Virginia football coach Bronco Mendenhall wasn’t shy at ACC Media Day about heaping praise on the Cavaliers’ freshman class.
“Our entire class of first-years looks to be a strong class in every regard,” Mendenhall said. “That doesn’t mean they’ve played and it doesn’t mean I’m right yet, but at this point, they certainly look capable.”
After wrapping up his first summer conditioning session with the freshmen, Virginia strength and conditioning coach Shawn Griswold would tend to agree.
“This freshman class is something unique,” Griswold said. “They’re definitely dynamic, speed wise, good leadership and they truly like each other and the energy has been really good. From top to bottom, that’s a really good class.”
Three early enrollees — defensive backs Antonio Clary and Chayce Chalmers and wide receiver Dorien Goddard — have already climbed the Cavaliers’ conditioning ladder. Virginia uses colored workout gear to designate what tier players are on, and after arriving in January, the trio has already progressed through white and gray and is sporting orange. That just leaves blue and then black, which is reserved for the most physically impressive players on the roster.
Underscoring what it takes to make it to the top level, senior wide receiver and kickoff specialist Joe Reed – one of the team’s fastest players – didn’t earn his black T-shirt and shorts until the final week of his final summer session.
“That’s pretty cool because we’re an earned-not-given program,” Griswold said. “It came down to the last moment on the last day, right? And that’s probably how the conference is going to play out. It’s going to come down to the last game, so for him to be that motivated, that’s pretty cool to see.”
Inside linebacker Nick Jackson is the first true freshman since Griswold arrived to progress to orange during his introductory summer conditioning session. Griswold also said cornerbacks Fentrell Cyprus and Major Williams have each gained 18 pounds since landing on Grounds in June.
Running back Mike Hollins (5-9, 200) looked the part last season while leading University Lab High School in Louisiana to a state championship, and Griswold called him one of the strongest members of the class after he put up 330 pounds on the bench press and cleaned 326. At Media Day, Mendenhall said Hollins was in the mix with junior PK Kier to replace workhorse running back Jordan Ellis.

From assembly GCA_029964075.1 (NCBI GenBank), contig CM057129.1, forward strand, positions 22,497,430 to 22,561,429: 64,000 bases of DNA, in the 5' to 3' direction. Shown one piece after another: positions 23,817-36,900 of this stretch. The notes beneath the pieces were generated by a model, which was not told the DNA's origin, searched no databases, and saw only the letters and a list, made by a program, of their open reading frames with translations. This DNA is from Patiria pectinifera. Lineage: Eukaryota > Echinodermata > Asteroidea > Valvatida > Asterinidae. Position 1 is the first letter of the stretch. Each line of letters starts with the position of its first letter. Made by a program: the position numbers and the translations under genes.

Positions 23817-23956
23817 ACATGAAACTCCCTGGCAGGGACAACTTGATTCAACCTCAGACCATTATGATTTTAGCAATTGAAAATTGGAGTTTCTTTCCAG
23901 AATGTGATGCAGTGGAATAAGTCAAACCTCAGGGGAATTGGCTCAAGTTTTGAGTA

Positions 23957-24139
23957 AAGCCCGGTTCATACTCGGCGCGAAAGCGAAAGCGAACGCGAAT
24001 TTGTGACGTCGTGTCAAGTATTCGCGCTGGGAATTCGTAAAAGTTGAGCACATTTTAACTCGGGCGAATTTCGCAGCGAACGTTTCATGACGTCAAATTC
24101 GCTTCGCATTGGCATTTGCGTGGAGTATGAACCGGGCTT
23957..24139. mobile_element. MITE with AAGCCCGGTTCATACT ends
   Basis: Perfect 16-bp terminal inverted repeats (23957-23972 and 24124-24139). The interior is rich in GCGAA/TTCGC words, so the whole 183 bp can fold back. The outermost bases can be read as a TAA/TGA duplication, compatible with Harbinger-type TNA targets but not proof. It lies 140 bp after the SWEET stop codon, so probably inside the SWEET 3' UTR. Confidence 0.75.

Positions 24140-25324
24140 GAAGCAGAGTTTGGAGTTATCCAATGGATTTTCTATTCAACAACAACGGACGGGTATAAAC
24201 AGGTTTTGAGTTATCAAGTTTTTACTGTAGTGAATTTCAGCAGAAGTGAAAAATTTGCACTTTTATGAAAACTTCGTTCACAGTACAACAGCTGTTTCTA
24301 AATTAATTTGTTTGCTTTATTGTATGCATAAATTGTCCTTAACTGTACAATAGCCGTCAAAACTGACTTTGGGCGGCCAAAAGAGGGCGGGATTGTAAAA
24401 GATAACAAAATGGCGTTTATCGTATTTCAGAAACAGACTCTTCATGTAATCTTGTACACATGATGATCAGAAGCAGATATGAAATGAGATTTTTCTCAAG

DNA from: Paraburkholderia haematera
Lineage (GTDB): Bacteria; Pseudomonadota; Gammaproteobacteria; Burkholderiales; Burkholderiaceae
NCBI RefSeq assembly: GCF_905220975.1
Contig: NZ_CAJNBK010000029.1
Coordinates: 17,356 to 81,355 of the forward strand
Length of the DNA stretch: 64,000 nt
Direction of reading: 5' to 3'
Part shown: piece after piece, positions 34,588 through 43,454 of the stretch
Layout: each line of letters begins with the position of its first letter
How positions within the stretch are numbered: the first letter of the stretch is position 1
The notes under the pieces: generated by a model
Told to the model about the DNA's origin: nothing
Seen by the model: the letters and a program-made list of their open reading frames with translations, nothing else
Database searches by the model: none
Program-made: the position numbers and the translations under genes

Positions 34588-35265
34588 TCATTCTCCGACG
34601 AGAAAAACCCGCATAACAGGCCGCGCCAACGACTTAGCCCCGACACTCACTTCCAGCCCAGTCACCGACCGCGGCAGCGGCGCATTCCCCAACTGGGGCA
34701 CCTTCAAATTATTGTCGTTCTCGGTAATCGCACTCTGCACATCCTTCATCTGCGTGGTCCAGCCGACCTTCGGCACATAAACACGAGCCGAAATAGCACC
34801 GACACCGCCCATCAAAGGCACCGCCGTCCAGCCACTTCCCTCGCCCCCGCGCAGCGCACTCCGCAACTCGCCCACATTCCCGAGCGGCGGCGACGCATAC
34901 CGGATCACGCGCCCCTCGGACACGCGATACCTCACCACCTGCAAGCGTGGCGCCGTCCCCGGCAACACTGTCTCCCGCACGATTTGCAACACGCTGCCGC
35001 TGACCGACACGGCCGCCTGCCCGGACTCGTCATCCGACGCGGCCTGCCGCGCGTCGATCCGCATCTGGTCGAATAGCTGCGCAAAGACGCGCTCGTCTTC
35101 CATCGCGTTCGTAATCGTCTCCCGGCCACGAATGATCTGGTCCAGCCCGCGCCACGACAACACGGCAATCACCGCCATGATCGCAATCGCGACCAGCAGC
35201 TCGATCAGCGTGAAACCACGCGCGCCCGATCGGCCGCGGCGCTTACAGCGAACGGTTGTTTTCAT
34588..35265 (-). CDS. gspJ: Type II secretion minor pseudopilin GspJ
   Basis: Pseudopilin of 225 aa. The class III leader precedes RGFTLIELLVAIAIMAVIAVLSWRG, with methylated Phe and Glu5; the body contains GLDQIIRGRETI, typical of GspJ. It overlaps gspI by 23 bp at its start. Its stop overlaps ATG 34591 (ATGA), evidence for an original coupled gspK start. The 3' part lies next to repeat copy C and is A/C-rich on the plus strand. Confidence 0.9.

“He’s as strong as they come and as physically fit as they come,” Griswold said, adding that Hollins has gained about eight pounds since arriving this summer and he recently posted a 35-inch vertical leap. “That’s impressive for a guy who is stacked up like that.”
The Cavaliers’ coaches have been on the recruiting trail the past couple years in search of size and they found it. Defensive linemen Jowon Briggs (6-2, 286) and Ben Smiley (6-4, 260) and offensive linemen Ja’Quay Hubbard (6-5, 335) and Kariem Al Soufi (6-3, 335) are about as physically impressive as 18-year-olds can be.
Similar specimens have already joined the 2020 class, including 6-6 wide receiver Lavel Davis, offensive linemen Jestus Johnson (6-3, 324) and Jimmy Christ (6-7, 285), defensive lineman Jahmeer Carter (6-2, 297) and tight end Joshua Rawlings (6-5, 230).
With all that size and athleticism already on Grounds and more to come, Griswold said the focus is on harnessing it.
“People forget that we were one of the youngest teams in the nation last year, and we’re still a young team,” Griswold said. “We just have to keep getting bigger, faster and stronger. You can get them in shape pretty quick, but it takes time to really build strength.”
Virginia opens the season Aug. 31 at Pittsburgh.